On a voyage aboard the new National Geographic Endurance, discover the remote islands and fjords of northern Norway, including the high Arctic archipelago of Svalbard. Spend several remarkable days amid the ice floes of Svalbard and follow nature’s rhythms in search of walruses, seals, and polar bears. Continue to Bear Island to encounter towering cliffs populated with thousands of seabirds. Then head further south to the spectacular isles of Søroyø and Senja, where nature flourishes amid vibrant coastal cultures.

Highlights


• Spot huge walruses, bearded and ringed seals, arctic foxes, reindeer, and polar bears.

• Venture ashore to hike the tundra, abloom with wildflowers.

• Sail deep into beautiful fjords and kayak quiet coves surrounded by sparkling icebergs.

• Board Zodiacs to view tidewater glaciers and spectacular ice formations.

Arrive in Oslo and check in to the Clarion Hotel, The Hub upon arrival. In the afternoon, embark on a tour of Norway’s capital city. Stroll through Frogner Park among the famed Vigeland sculptures—hundreds of life-size human figures by native sculptor Gustav Vigeland. Then visit the Fram Museum, dedicated to the wooden ship sailed by Norwegian pole explorers such as Nansen and Amundsen. (B,D)
Depart Oslo on a private charter flight and enjoy breathtaking vistas en route to Longyearbyen, the largest settlement in Svalbard. On arrival, visit the Svalbard Museum to learn about the history of Svalbard and the Arctic, from 17th-century whaling to modern scientific research. Explore the Svalbard Art Gallery, home to a permanent collection of historic items as well as contemporary exhibitions of local artists. Later, embark the National Geographic Endurance, your floating base camp for the next six days. (B,L,D)
Svalbard lies north of the Arctic Circle, where the summer sun never sets. Here, in true expedition style, we let nature guide our course. Our flexible itinerary and years of experience in the archipelago allow us to take the best advantage of ice and weather conditions. With our fully stabilized, ice-class ship, we probe deep into the ice in search of wildlife. Join our spotters on the bridge, scanning the edges of the pack ice for huge walruses, bearded and ringed seals, arctic foxes, reindeer, and polar bears. Venture ashore to hike the tundra, abloom with wildflowers. Sail deep into beautiful fjords and kayak quiet coves surrounded by sparkling icebergs. Board Zodiacs to view tidewater glaciers and spectacular ice formations. With our National Geographic photographer, experts, and seasoned naturalists, we make the most of our days here. Enjoy nightly recaps and talks about the natural wonders we encounter, and view underwater video footage taken some 1,000 feet below the surface by our remotely operated vehicle (ROV). On this extraordinary voyage, every day is different, and every day is an adventure. (B,L,D)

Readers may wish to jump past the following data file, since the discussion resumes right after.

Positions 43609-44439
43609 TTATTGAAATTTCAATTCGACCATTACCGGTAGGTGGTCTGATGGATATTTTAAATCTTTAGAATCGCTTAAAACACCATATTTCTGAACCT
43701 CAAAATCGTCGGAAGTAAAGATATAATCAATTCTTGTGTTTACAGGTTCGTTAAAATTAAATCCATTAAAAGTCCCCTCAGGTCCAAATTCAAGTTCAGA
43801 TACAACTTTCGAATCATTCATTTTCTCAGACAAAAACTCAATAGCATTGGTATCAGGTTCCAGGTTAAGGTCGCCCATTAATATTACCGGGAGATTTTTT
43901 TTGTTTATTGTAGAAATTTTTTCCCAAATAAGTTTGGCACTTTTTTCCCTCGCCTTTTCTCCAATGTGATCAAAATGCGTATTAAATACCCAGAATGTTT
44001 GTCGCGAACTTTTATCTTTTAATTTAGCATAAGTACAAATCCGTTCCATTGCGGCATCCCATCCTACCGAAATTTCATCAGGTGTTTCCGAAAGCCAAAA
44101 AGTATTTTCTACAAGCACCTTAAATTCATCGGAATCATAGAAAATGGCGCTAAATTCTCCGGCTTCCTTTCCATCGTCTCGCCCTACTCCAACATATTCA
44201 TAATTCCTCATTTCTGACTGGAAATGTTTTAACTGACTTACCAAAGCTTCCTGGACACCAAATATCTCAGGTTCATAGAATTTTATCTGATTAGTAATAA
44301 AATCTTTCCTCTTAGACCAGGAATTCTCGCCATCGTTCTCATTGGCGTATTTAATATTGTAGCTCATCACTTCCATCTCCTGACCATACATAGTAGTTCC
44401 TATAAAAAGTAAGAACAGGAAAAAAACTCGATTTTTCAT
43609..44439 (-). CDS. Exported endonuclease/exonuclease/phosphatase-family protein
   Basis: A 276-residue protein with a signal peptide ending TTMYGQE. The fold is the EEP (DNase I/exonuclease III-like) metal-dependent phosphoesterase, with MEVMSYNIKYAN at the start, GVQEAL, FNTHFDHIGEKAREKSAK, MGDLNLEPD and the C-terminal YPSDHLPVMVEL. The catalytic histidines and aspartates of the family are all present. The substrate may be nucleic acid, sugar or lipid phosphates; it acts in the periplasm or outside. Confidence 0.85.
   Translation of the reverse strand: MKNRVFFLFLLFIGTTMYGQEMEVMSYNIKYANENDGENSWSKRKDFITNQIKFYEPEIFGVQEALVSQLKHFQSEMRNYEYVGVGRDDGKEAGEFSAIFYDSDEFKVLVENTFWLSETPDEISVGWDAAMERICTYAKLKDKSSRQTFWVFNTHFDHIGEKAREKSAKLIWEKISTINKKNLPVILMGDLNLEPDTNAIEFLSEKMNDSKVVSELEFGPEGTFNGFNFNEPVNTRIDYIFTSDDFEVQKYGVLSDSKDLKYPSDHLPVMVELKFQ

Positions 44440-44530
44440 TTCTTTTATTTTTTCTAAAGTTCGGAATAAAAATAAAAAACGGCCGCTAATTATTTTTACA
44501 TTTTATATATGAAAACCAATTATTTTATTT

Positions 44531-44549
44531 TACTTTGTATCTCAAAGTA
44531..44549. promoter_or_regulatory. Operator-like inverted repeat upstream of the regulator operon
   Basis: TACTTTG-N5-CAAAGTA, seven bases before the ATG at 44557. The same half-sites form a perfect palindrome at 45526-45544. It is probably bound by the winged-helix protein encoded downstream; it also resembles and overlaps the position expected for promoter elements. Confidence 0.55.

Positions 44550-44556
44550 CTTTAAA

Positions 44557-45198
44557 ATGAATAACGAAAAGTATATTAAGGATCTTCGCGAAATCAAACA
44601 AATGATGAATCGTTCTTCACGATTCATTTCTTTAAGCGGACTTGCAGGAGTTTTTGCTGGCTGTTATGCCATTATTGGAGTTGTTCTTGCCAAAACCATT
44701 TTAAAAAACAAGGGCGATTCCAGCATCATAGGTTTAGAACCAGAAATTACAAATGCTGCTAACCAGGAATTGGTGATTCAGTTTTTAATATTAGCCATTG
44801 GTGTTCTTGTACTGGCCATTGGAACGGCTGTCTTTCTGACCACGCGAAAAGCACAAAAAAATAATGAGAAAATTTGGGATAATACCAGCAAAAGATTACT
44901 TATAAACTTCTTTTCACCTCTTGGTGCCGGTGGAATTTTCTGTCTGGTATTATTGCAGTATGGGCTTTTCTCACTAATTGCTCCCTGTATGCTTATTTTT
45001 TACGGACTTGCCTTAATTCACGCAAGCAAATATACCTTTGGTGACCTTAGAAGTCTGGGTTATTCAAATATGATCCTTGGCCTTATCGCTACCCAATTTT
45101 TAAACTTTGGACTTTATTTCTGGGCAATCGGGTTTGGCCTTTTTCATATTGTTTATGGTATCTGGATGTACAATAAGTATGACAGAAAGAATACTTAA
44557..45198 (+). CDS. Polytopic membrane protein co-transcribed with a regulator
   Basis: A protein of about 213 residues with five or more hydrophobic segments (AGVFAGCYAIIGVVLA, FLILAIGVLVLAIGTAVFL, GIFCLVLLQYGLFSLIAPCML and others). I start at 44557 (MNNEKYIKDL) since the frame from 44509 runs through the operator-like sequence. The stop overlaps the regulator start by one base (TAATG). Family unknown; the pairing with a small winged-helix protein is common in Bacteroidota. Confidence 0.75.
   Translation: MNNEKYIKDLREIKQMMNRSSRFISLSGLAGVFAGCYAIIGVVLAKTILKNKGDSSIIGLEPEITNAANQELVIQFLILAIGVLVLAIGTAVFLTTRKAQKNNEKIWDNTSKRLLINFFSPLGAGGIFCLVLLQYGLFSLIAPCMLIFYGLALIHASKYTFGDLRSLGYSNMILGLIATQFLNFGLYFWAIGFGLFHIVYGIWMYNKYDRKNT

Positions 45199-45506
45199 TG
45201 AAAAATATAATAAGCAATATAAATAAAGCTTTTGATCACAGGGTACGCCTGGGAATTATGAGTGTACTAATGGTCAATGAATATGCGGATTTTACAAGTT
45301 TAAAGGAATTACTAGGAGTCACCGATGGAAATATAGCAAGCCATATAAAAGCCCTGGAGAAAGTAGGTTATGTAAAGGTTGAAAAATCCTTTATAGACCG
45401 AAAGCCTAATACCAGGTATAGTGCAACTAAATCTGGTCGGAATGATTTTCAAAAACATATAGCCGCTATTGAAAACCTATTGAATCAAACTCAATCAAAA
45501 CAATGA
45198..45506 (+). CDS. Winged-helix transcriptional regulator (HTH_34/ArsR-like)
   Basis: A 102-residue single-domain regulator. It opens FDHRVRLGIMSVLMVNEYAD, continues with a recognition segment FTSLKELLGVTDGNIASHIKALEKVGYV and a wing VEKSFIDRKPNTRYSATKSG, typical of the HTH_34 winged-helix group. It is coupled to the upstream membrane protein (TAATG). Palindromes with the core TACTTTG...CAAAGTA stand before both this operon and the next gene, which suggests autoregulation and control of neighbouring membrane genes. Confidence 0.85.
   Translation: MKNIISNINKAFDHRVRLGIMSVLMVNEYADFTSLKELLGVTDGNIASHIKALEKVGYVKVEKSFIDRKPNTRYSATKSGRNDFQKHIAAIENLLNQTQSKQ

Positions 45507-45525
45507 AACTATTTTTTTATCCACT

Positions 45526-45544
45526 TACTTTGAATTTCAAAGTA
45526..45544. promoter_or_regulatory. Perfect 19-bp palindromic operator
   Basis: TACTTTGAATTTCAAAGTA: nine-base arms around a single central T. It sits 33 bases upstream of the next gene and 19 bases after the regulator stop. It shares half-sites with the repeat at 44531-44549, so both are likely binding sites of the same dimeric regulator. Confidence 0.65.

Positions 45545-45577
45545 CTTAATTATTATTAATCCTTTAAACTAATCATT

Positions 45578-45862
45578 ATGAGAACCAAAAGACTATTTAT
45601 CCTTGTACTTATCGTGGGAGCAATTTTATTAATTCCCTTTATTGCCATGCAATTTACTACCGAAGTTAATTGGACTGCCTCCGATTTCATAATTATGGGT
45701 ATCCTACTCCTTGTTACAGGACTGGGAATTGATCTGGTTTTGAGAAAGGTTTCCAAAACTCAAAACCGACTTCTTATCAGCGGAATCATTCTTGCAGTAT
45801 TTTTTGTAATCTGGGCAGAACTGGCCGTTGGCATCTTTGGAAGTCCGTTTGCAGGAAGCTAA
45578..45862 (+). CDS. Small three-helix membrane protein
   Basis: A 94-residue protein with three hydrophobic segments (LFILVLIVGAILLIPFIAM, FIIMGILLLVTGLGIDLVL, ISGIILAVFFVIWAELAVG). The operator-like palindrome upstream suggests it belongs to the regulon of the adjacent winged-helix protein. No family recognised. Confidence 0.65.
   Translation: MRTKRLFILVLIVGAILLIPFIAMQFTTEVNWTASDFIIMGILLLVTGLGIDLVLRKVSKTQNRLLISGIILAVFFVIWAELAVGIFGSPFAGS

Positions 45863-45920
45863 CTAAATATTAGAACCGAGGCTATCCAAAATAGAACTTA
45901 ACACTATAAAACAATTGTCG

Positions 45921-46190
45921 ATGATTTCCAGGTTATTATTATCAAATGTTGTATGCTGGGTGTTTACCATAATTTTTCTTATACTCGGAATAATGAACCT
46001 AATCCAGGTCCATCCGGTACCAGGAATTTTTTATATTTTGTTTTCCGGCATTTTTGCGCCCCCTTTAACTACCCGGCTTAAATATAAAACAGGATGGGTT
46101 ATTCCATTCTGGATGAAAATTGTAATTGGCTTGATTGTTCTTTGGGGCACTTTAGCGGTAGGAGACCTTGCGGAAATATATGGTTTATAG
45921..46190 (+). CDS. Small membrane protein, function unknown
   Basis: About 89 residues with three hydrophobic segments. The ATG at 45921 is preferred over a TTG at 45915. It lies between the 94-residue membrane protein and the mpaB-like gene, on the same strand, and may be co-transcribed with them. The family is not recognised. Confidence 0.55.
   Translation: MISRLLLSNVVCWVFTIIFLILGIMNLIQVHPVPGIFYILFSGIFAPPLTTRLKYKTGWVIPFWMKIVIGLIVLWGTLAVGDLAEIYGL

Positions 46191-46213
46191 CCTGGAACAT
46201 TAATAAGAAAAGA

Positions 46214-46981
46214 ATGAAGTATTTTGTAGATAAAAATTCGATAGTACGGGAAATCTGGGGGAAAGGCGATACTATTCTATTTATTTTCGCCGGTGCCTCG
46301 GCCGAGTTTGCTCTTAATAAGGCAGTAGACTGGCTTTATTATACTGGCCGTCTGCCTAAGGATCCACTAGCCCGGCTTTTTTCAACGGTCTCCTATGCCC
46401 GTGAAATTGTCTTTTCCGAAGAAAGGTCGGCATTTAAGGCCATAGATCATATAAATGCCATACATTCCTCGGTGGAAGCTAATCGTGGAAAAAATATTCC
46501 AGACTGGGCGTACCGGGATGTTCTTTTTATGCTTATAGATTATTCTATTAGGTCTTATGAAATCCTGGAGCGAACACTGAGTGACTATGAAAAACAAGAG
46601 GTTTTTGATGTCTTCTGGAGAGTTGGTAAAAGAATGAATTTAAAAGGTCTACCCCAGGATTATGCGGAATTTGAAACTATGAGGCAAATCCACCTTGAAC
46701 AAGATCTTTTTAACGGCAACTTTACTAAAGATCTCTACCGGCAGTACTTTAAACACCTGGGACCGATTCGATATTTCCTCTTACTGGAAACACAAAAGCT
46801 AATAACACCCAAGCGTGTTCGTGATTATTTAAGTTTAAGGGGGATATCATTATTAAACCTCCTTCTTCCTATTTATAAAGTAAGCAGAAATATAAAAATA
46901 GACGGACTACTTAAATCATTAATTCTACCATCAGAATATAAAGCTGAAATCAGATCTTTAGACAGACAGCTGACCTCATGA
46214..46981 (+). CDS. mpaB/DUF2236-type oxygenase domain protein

Sail south to isolated Bear Island, the southernmost island of the Svalbard archipelago. Board a Zodiac to explore the coves and inlets of this mist-shrouded island. Gaze up at sheer cliffs and use your binoculars to take in the spectacular sight of tens of thousands of fulmars, kittiwakes, and murres. (B,L,D)
Off Norway’s northern coast lies the mountainous island of Sørøya, known for its scenic bays, pristine nature reserves, and long sandy beaches. It also is renowned for its large populations of skrei, or cod, which migrate to these waters during winter and spring. We plan to make an in-depth visit to this beautiful island, with opportunities to explore its surrounding fjords by Zodiac and kayak, and hike on shore. (B,L,D)
Senja, the second largest island in mainland Norway, is characterized by dramatic mountains, colorful fishing villages, and a coastline split by beautiful fjords. In the southern part of the island, you’ll find Ånderdalen National Park—more than 70 square miles of pristine wilderness that is home to reindeer, elk, red foxes, and more. Spend a day exploring the island and fjords, and, if you wish, join our naturalists on a spectacular hike. (B,L,D)
Disembark in Tromsø, known as the “gateway to the Arctic” for the numerous Arctic expeditions that originated here. Explore this charming coastal city, then board our charter flight to Oslo and check in to the SAS Radisson Blu Airport Hotel. (B,L,D)
After breakfast, transfer to the airport for your return flight. (B)
All day-by-day breakdowns are a sampling of the places we intend to visit, conditions permitting.